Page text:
From China and Antarctica to Ohio and California, no nation or state is free of lead poisoning. It affects humans and wildlife, children and adults, with children being the most susceptible to harm from lead. Wildfires, solar radiation, dirt, home renovations and lead paint exposure are all suspect in lead poisoning. One million children today are affected by lead poisoning, but if families know what to look for and what to do, lead poisoning is 100 percent preventable.
“Lead poisoning is one of the most important and most preventable pediatric environmental diseases today. Lead poisoning can cause a variety of medical problems, including learning disabilities, anemia, growth problems and behavioral issues,” said Cyrus Rangan, MD, a pediatrician and medical toxicologist with California Poison Control System (www.calpoison.org). He added that children are most commonly exposed to lead by ingesting paint chips or paint dust and by eating dirt that is contaminated with lead. In the summer, he added, loose dry soil may lead to an increased risk in lead exposure in children who play outside in the dirt on hot, dry days.
“This year, because of the drought persisting throughout the Western states, soils are much dryer, leading to an easier pathway of exposure to young children playing outside,” said Dr. Rangan. “Older buildings with lead paint can also contribute to the build-up of lead in nearby urban garden dirt. Washing vegetables from the garden may help reduce exposure to surface lead. Teach children not to eat food from the garden without washing it first.”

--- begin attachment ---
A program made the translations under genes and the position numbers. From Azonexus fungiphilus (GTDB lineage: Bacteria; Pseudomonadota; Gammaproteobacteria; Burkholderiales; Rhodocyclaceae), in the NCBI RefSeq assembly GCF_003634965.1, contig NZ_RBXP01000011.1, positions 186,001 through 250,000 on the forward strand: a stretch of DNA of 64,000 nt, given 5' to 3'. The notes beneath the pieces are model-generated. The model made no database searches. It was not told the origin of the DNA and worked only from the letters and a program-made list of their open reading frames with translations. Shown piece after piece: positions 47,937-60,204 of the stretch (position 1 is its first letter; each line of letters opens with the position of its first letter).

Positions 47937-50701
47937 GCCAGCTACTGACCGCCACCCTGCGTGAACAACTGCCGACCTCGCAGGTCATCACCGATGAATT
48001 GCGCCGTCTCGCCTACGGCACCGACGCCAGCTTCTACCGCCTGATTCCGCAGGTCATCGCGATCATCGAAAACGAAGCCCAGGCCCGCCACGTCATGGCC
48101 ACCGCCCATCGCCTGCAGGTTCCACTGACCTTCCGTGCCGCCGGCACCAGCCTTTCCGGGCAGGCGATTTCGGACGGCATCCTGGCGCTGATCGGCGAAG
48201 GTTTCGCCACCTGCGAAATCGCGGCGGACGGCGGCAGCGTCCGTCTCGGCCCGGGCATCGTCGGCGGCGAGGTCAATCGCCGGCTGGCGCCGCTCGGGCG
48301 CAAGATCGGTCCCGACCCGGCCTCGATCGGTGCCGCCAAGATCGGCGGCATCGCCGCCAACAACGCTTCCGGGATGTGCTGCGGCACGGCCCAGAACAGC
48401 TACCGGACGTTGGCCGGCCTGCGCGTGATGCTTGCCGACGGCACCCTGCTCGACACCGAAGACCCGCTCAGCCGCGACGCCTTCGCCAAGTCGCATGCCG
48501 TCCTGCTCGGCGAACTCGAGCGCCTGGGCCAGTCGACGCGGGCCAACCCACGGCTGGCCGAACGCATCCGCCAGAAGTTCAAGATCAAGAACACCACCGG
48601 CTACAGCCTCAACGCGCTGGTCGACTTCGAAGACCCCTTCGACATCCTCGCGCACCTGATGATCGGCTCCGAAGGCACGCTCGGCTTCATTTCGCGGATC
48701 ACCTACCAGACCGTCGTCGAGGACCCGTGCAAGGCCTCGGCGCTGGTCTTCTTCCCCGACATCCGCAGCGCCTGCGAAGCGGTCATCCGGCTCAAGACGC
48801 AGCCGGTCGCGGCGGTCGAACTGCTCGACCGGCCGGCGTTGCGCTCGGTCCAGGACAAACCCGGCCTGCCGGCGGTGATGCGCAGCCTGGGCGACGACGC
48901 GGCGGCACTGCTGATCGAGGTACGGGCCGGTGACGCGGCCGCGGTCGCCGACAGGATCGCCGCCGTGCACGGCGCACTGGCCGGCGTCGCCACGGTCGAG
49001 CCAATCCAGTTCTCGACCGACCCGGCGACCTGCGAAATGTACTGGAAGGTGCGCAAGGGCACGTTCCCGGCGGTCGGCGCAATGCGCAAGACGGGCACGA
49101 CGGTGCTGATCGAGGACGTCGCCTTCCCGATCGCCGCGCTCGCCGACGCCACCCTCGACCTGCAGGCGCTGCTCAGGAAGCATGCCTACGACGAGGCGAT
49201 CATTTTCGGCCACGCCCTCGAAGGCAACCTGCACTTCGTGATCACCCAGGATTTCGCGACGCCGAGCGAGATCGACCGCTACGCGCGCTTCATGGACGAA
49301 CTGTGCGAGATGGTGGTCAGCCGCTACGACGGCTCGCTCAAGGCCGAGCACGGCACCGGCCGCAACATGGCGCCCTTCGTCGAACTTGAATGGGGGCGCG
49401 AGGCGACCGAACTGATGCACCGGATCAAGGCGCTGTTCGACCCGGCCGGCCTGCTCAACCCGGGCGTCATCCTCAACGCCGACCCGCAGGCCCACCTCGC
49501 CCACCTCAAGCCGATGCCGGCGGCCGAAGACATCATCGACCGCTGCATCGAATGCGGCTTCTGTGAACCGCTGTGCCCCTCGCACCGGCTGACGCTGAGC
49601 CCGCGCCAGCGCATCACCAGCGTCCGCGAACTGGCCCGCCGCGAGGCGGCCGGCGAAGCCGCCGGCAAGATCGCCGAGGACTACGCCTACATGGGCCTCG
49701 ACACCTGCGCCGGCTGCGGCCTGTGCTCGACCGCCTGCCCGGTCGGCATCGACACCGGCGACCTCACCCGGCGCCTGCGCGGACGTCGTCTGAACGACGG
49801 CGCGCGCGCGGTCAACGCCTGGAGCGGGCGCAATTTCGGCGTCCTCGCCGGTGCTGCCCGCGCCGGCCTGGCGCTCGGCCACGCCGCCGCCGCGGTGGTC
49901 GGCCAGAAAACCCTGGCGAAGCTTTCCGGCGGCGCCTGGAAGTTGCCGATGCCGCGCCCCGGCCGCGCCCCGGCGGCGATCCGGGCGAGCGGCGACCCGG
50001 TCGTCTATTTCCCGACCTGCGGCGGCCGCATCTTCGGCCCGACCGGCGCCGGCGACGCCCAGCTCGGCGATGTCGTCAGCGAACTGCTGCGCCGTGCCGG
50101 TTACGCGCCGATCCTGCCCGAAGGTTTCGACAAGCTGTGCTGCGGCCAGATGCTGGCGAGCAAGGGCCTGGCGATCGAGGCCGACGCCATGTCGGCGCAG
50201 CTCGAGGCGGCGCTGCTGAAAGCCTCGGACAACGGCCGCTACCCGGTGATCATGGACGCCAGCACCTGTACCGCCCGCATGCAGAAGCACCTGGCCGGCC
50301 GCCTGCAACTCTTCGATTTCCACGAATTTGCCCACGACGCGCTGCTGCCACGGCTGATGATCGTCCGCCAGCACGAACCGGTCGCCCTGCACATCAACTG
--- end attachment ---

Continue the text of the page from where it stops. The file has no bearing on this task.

Dr. Rangan suggests that some ways to prevent lead poisoning in children include good supervision, watching what they put into their mouths, having them wash their hands frequently and providing a diet with appropriate amounts of iron and calcium. Children who are undernourished may absorb more lead into their bodies than children with well-balanced diets.
Visit the California Poison Control System at www.calpoison.org or call Poison Control at 1-800-222-1222 (number is the same in all states) for questions about poison encounters. Trained pharmacists, nurses and other providers are available to help 24 hours a day, seven days a week. The service is free, confidential and interpreters are available. Get weekly tips about safety by texting TIPS to 20121 for English or texting PUNTOS to 20121 for Spanish. Follow CPCS on Facebook and on Twitter @poisoninfo. CPCS is part of the University of California San Francisco School of Pharmacy and is responsible to the California Emergency Medical Services Authority.